Mitochondrial structure, function, and genetics
- Erin O'Ferrall, MD
Erin O'Ferrall, MD
- Assistant Professor
- McGill University
- Section Editors
- Jeremy M Shefner, MD, PhD
Jeremy M Shefner, MD, PhD
- Section Editor — Neuromuscular Disease
- Professor and Chair of Neurology, Barrow Neurological Institute
- Professor of Neurology, University of Arizona, Phoenix
- Clinical Professor of Neurology, Creighton University
- Sihoun Hahn, MD, PhD
Sihoun Hahn, MD, PhD
- Section Editor — Genetics
- Professor of Pediatrics
- University of Washington School of Medicine, Seattle Children's Hospital
Mitochondrial diseases can be defined as a group of chronic, genetically determined disorders caused by dysfunction of the mitochondria, which are organelles found in almost every cell type in the human body. Mitochondrial diseases encompass myopathies, encephalomyopathies, and multisystemic diseases that are caused by mitochondrial or nuclear DNA defects. In addition, mitochondrial dysfunction is emerging as important in the pathogenesis of a range of conditions including neurodegenerative diseases (Parkinson, Alzheimer, and Huntington diseases), cardiovascular disease, cancer, and even the aging process. This understanding has challenged the previously held view that mitochondrial diseases are limited to those affecting (directly or indirectly) the proteins of the respiratory chain.
Since 2005, there has been an enormous expansion in both the phenotypic and genotypic diversity of mitochondrial disease. There has been a parallel expansion in our knowledge of mitochondrial function. Mitochondria are no longer conceptualized as simply the "power houses" of the cell (ie, referring to the role of the mitochondrial in producing energy) but are now known to play important roles in a diverse range of cellular processes from apoptosis to immunity.
This topic will give a brief overview of mitochondrial structure, function, and genetic attributes. Clinical aspects of mitochondrial disorders are discussed separately. (See "Mitochondrial myopathies: Clinical features and diagnosis" and "Renal involvement in the mitochondrial cytopathies".)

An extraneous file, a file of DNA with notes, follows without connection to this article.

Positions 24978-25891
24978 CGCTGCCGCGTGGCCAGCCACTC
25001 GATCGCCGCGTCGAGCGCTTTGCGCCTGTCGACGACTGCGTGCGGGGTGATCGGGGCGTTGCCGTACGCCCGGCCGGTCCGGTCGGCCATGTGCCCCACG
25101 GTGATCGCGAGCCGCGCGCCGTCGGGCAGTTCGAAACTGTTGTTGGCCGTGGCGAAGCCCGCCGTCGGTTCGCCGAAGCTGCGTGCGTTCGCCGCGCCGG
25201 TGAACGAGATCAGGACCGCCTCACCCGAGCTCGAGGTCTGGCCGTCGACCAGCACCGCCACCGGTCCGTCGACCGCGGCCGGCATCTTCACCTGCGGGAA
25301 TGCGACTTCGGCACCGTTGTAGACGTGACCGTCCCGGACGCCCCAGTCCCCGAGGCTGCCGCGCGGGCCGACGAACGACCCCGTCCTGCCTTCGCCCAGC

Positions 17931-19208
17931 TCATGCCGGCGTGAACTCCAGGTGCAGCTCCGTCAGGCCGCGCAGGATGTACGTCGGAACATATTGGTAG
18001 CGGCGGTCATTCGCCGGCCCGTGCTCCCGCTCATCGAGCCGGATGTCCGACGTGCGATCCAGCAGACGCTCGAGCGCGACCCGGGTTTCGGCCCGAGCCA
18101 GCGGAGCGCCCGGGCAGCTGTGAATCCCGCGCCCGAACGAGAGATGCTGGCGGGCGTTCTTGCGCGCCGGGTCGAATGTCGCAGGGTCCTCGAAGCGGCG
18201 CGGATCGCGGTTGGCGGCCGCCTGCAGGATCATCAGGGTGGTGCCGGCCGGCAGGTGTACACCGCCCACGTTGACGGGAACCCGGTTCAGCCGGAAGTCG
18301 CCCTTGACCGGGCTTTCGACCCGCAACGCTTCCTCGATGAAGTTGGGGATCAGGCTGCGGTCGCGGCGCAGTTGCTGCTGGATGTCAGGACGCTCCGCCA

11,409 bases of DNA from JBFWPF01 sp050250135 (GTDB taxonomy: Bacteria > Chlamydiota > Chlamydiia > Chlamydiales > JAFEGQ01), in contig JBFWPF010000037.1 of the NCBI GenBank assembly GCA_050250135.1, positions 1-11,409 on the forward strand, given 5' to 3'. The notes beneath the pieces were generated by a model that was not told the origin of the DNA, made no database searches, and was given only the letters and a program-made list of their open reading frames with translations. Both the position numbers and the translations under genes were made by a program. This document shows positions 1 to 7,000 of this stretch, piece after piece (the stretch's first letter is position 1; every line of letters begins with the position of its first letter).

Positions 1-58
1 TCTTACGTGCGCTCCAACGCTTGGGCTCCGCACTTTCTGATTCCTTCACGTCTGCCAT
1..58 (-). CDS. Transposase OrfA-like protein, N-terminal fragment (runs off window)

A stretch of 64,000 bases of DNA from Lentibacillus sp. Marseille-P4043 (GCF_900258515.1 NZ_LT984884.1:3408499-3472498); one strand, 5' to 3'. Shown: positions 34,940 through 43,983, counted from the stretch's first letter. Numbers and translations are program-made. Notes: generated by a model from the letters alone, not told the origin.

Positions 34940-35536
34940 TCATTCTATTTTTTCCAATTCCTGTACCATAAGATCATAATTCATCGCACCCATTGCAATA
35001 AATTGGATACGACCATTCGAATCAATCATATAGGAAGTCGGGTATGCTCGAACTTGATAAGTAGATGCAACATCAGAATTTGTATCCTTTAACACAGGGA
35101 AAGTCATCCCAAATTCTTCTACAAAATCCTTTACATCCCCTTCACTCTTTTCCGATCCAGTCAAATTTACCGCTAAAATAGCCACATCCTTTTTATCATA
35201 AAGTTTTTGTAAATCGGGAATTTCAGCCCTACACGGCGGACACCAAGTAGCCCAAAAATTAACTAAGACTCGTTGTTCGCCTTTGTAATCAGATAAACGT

Mitochondria are intracellular organelles found in almost all human cells.
Mitochondria are thought to be derived from aerobic bacteria that invaded the proto eukaryotic cell more than a billion years ago and lived in a symbiotic relationship with it, exchanging energy in the form of adenosine triphosphate (ATP) for residence. However, this "endosymbiotic hypothesis" is not universally accepted and has been challenged .To continue reading this article, you must log in with your personal, hospital, or group practice subscription. For more information on subscription options, click below on the option that best describes you:
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- Energy production and metabolism
- Respiratory chain
- Mitochondrial DNA replication, maintenance, and transcription
- Mitochondrial protein synthesis
- Mitochondrial dynamics
- Production of reactive oxygen species
- Calcium homeostasis
- Maintenance of the lipid membrane
- MITOCHONDRIAL GENETICS
- Mitochondrial DNA
- - Mutation rate
- - Maternal inheritance
- - Heteroplasmy
- - Threshold effect
- - Mitotic segregation
- - Postmitotic replication
- Nuclear DNA